Optical illusion is an interesting thing; the way an image can have multiple simultaneous meanings to your buttery-smooth cognitive tissues, but once made aware of them, your salty-sweet jelly orbs can see how each interpretation was present all along. This doesn't work on us higher-ordered entities, mind you, but enough of us understand the principle well enough that it's precisely how we can reach into your unprotected perceptual spheres and sample that juicy neural pudding of yours before it ever catches on.
Imagine, then, a similar principle at work as young Willis began to lose his cool. In the simplest and most physical sense, it was rather like a single, tiny mushroom deciding it has had quite enough of all this and would rather go home, but cannot do so without pulling its mycelium up out of the ground. But as more and more of the fungal network uproots from the churning soil, you begin to realize that it was the soil, and the rocks, and the trees and maybe even the air.
Had you been personally present for his little breakdown, you might have felt foolish for ever thinking the space surrounding Willis was ever anything other than More Willis, and this is the point at which even us higher-ordered entities would rather cheese it than hover around waiting to find out how much we were also always More Willis, which ironically would not affect you quite as easily, with your ingrown cores and your uniquely blunt definitions of the self. Perhaps that's why some would prefer to consider you "differently adapted" rather than "lower-ordered," but that's not a debate this narrator has any investment in; food is food, if you ask me.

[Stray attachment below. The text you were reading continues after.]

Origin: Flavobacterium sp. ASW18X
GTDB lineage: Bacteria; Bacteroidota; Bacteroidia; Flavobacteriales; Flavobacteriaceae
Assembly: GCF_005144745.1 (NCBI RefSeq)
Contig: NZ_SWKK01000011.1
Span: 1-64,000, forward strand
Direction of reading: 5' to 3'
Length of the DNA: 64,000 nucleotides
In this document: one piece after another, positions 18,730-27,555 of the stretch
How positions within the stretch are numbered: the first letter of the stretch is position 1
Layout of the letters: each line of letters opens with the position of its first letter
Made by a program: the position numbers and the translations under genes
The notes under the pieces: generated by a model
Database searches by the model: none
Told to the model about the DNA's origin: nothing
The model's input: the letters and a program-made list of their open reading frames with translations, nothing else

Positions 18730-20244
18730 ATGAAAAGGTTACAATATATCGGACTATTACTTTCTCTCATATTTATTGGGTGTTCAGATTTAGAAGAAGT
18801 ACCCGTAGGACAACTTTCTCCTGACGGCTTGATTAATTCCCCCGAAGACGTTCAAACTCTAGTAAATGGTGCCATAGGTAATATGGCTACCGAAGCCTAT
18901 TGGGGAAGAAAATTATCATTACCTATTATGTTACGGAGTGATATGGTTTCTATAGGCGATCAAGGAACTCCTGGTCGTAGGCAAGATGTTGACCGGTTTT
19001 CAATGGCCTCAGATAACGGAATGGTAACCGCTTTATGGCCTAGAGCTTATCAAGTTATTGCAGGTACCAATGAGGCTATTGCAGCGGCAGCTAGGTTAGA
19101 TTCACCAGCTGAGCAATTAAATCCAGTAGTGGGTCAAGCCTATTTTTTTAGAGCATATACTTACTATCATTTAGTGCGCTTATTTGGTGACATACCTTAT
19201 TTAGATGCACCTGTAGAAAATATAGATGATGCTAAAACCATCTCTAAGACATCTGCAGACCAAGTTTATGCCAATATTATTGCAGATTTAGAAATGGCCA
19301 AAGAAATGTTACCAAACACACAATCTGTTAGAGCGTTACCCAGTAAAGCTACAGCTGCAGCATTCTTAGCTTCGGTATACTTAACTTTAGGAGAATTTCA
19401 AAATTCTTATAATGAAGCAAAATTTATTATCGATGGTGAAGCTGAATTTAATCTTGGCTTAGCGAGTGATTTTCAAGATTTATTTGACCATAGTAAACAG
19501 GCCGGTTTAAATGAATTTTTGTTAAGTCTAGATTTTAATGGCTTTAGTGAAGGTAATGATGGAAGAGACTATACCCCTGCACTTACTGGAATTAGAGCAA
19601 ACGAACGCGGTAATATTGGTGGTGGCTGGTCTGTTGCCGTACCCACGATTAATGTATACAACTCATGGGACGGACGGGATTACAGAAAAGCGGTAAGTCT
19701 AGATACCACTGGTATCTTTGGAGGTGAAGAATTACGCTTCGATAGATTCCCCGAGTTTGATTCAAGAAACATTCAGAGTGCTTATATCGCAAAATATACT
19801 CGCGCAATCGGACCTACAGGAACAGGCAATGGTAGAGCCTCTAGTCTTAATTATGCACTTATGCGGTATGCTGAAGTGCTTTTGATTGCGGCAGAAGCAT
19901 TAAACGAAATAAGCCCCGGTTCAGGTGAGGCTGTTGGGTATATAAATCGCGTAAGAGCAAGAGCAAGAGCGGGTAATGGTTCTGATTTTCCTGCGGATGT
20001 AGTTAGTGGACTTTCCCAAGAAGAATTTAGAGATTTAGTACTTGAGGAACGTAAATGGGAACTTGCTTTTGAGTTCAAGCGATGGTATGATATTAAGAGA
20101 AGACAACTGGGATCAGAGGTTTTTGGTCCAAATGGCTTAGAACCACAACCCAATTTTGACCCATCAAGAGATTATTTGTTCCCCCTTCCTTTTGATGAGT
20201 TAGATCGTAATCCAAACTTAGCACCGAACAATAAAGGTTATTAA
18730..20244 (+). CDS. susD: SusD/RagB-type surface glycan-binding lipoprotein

Whatever the perceptual levels at work, Isaac knew a problem when he saw one. In his foggy-minded way, he fancied himself a bit of an expert on seeing things and on knowing what they were, and he wasn't terribly far off, even if it still boiled down to a system as basic as "good thing to be seeing" or "bad thing to be seeing." It certainly hadn't failed him yet, and in this case, he knew precisely what to do.